The Great Speeches and Orations of Daniel Webster: With An Essay on Daniel Webster as a Master of English Style

By Edwin P. Whipple; Daniel Webster | Go to book overview
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Now, Mr. President, what I understand by the credit system is, that which thus connects labor and capital, by giving to labor the use of capital. In other words, intelligence, good character, and good morals bestow on those who have not capital a power, a trust, a confidence, which enables them to obtain it, and to employ it usefully for themselves and others. These active men of business build their hopes of success on their attentiveness, their economy, and their integrity. A wider theatre for useful activity is under their feet, and around them, than was ever open to the young and enterprising generations of men, on any other spot enlightened by the sun. Before them is the ocean. Every thing in that direction invites them to efforts of enterprise and industry in the pursuits of commerce and the fisheries. Around them, on all hands, are thriving and prosperous manufactures, an improving agriculture, and the daily presentation of new objects of internal improvement; while behind them is almost half a continent of the richest land, at the cheapest prices, under healthful climates, and washed by the most magnificent rivers that on any part of the globe pay their homage to the sea. In the midst of all these glowing and glorious prospects, they are neither restrained by ignorance, nor smitten down by the penury of personal circumstances. They are not compelled to contemplate, in hopelessness and despair, all the advantages thus bestowed on their condition by Providence. Capital they may have little or none, but CREDIT supplies its place; not as the refuge of the prodigal and the reckless; not as gratifying present wants with the certainty of future absolute ruin; but as the genius of honorable trust and confidence; as the blessing voluntarily offered to good character and to good conduct; as the beneficent agent, which assists honesty and enterprise in obtaining comfort and independence.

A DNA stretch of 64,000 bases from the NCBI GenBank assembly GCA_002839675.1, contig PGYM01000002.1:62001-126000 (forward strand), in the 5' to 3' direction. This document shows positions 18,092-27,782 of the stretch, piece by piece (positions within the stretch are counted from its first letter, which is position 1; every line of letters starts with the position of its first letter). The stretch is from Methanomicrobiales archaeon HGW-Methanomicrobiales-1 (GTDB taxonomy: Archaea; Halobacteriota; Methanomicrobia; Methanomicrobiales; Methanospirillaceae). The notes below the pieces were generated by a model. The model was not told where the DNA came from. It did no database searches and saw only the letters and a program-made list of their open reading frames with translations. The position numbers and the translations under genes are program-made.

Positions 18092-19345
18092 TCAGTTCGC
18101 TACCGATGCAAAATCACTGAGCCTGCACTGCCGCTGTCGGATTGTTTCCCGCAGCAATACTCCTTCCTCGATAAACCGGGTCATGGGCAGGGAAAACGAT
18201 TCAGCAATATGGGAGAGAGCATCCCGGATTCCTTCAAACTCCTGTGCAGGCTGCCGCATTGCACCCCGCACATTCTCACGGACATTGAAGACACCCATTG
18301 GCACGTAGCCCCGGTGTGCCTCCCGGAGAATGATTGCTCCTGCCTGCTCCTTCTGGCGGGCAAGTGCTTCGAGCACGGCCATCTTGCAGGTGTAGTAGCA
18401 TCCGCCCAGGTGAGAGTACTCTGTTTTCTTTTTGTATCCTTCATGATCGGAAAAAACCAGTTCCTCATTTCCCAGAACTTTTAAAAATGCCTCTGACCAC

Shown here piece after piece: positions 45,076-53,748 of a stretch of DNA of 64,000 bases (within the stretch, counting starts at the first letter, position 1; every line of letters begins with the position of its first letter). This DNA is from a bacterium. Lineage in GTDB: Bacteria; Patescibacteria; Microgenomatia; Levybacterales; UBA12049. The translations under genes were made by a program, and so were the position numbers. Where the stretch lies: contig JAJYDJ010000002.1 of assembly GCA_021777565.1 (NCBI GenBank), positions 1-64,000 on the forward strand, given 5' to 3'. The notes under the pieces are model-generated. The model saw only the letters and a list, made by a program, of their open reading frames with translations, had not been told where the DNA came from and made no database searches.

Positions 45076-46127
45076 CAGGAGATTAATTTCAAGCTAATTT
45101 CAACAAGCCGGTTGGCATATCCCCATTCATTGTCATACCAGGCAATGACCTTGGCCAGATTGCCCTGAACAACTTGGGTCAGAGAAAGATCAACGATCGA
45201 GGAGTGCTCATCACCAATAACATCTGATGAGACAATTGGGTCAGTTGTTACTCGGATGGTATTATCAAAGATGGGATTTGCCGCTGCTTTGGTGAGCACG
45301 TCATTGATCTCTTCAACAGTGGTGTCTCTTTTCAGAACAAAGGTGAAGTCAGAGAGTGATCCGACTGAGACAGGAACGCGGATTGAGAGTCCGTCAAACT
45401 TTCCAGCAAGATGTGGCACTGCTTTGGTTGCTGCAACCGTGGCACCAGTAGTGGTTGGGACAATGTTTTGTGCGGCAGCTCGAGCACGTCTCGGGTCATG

Mr. President, take away this credit, and what remains? I do not ask what remains to the few, but to the many? Take away this system of credit, and then tell me what is left for labor and industry, but mere manual toil and daily drudgery? If we adopt a system that withdraws capital from active employment, do we not diminish the rate of wages? If we curtail the general business of society, does not every laboring man find his condition grow daily worse? In the politics of the day, Sir, we hear much said about divorcing the government from the banks; but when we abolish credit, we shall divorce labor from capital; and depend upon it, Sir, when we divorce labor from capital, capital is hoarded, and labor starves.

The declaration so often quoted, that "all who trade on borrowed capital ought to break," is the most aristocratic sentiment ever uttered in this country


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The Great Speeches and Orations of Daniel Webster: With An Essay on Daniel Webster as a Master of English Style
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